02 Dec 22
Posted by: SIMON HAILL

John Lambert was a renowned naval draughtsman, whose plans were highly valued for their accuracy and detail by modelmakers and enthusiasts. By the time of his death in 2016 he had produced over 850 sheets of drawings. These were acquired by Seaforth and this title is the fourth of a planned series of albums on selected themes, reproducing complete sheets at a large page size together with expert commentary.

Trawlers and drifters served in both world wars in their thousands, as did their crews who as unsung heroes were largely from a fishing background. These humble craft were the most numerous types used by the Royal Navy in both wars. In many ways they were the principal answer to the strategic conundrums posed by the new technologies of mines and submarines.

In an introductory essay, Steve Dunn examines the ships themselves, their design, construction, arming, operations and development. In particular, he relates how the trawlermen and skippers from the fishing ports of Grimsby, Hull, Lowestoft, Great Yarmouth, Aberdeen and Fleetwood came to fulfil an outstanding role in the Royal Navy. This they achieved with great bravery and distinction.

The book is split into composite sections, which make it easy for the busy reader to study the topic. Part One covers a summary of activity in the First World War, whilst Part Two achieves the same for the Second World War. These sections contain a mountain of detail on how the craft operated and full descriptions of the crews who operated them. Improvisation was the key principle of this branch of the Service. There is even a description of how newly enrolled skippers were given a uniform cap badge and a set of brass buttons as their uniform. They were told to secure these to any item of clothing they owned as proper uniforms were not immediately available for them. The Admiralty were concerned that the crews if captured by the enemy might have been regarded as spies.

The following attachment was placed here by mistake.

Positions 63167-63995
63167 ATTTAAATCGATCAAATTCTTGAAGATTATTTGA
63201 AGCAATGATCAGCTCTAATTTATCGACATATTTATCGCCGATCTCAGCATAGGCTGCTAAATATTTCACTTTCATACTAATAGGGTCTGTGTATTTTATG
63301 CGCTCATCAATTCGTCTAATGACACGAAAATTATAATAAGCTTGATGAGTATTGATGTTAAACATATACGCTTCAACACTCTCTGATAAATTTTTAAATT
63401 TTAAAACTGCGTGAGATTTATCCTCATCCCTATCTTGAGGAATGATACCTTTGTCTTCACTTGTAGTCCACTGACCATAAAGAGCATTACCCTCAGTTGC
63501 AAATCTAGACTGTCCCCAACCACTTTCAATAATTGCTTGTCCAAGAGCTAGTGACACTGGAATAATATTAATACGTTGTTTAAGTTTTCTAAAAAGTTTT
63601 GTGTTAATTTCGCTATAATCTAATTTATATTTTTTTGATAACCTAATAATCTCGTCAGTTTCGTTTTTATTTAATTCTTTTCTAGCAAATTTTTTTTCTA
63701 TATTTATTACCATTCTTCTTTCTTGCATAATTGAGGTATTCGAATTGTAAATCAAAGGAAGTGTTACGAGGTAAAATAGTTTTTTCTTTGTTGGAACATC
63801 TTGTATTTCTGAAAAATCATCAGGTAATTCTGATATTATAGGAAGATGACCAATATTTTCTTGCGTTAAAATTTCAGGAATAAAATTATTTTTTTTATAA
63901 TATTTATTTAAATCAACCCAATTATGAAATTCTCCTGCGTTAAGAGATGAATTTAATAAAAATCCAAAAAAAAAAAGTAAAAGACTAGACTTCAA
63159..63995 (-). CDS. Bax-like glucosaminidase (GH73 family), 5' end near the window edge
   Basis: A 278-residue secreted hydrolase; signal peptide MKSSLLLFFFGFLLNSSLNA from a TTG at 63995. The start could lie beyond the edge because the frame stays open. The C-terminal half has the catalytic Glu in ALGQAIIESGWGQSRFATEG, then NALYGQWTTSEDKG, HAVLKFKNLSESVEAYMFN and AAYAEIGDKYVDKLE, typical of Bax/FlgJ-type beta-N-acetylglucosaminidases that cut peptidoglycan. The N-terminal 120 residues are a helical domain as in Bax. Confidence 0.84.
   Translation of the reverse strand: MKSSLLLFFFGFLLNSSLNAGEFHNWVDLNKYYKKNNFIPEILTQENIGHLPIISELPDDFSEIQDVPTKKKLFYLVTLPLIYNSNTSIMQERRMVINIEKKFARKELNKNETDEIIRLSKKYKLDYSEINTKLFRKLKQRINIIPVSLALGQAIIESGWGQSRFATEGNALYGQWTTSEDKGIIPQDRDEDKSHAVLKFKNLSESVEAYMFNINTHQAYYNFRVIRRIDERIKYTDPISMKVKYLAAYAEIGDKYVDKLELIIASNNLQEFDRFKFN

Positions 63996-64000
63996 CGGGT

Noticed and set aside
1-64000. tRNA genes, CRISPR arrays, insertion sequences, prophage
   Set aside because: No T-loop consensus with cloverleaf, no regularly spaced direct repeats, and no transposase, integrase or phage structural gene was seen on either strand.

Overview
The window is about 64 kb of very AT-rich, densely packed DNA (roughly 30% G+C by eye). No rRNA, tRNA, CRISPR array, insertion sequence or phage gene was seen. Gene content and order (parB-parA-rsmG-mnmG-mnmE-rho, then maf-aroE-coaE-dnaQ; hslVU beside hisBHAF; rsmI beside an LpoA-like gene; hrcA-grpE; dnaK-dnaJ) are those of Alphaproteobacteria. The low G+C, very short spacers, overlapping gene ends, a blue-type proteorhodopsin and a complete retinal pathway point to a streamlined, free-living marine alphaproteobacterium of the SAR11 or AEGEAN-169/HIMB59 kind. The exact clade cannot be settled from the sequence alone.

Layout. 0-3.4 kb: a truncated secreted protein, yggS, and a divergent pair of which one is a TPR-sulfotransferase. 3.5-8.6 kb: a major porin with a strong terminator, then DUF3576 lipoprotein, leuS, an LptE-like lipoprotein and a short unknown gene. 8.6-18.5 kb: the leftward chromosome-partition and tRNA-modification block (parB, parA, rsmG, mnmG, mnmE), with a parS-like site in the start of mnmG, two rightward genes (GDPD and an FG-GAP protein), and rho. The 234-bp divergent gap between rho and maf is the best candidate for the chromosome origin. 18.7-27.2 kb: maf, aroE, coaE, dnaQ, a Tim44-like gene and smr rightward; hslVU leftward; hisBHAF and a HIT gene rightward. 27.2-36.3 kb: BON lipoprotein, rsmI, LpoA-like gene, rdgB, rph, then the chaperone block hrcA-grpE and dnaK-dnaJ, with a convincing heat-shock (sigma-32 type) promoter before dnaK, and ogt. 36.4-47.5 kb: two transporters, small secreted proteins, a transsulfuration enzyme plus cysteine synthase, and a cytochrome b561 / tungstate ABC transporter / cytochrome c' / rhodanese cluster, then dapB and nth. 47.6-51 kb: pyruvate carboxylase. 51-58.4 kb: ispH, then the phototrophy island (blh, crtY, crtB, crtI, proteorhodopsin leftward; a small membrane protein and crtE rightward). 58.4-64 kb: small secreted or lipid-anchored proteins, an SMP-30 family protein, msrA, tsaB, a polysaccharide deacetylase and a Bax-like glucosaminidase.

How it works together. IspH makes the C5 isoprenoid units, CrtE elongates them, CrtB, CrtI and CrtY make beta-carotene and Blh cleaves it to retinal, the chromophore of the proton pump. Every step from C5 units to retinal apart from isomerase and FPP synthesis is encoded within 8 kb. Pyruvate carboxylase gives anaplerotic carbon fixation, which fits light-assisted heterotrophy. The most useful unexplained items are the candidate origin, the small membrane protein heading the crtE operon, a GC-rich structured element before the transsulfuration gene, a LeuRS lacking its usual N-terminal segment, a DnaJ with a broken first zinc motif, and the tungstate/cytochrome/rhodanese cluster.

The second part of the book comprising some 65 pages, entitled ‘The Plans’ encompasses the most detailed engineering line drawings of the craft themselves and the equipment they used, be it 3-inch 12 pounder gun fitted on the upper deck or the arrangements for minesweeping.

The photographs contained in the book are of a very high quality and add to the quality of the book. In particular, the faces of the crews make an evocative statement of their service and sacrifice. The account of Skipper Crisp VC (Posthumous) and his son Tom DSM who took on a surfaced U Boat, albeit without success, fighting to the limit of their capability is especially moving.

The sad fate of the crew of the Ethel and Millie who were last seen being lined up on the fore case of a U Boat and were never seen or heard of again, illustrated the risks these people undertook. These two examples are an uplifting story of personal sacrifice, filial devotion and probable enemy barbarity.

A useful Appendices gives statistics on the type of craft and how they were used and lost in operational service.

This book would be of immense use to the professional model maker; however, it is not cheap and probably would not appeal to some readers. That being said it is a highly readable account of these magnificent craft and their tough dedicated crews. They were very much the unsung heroes of the Royal Navy and their story deserves to be told.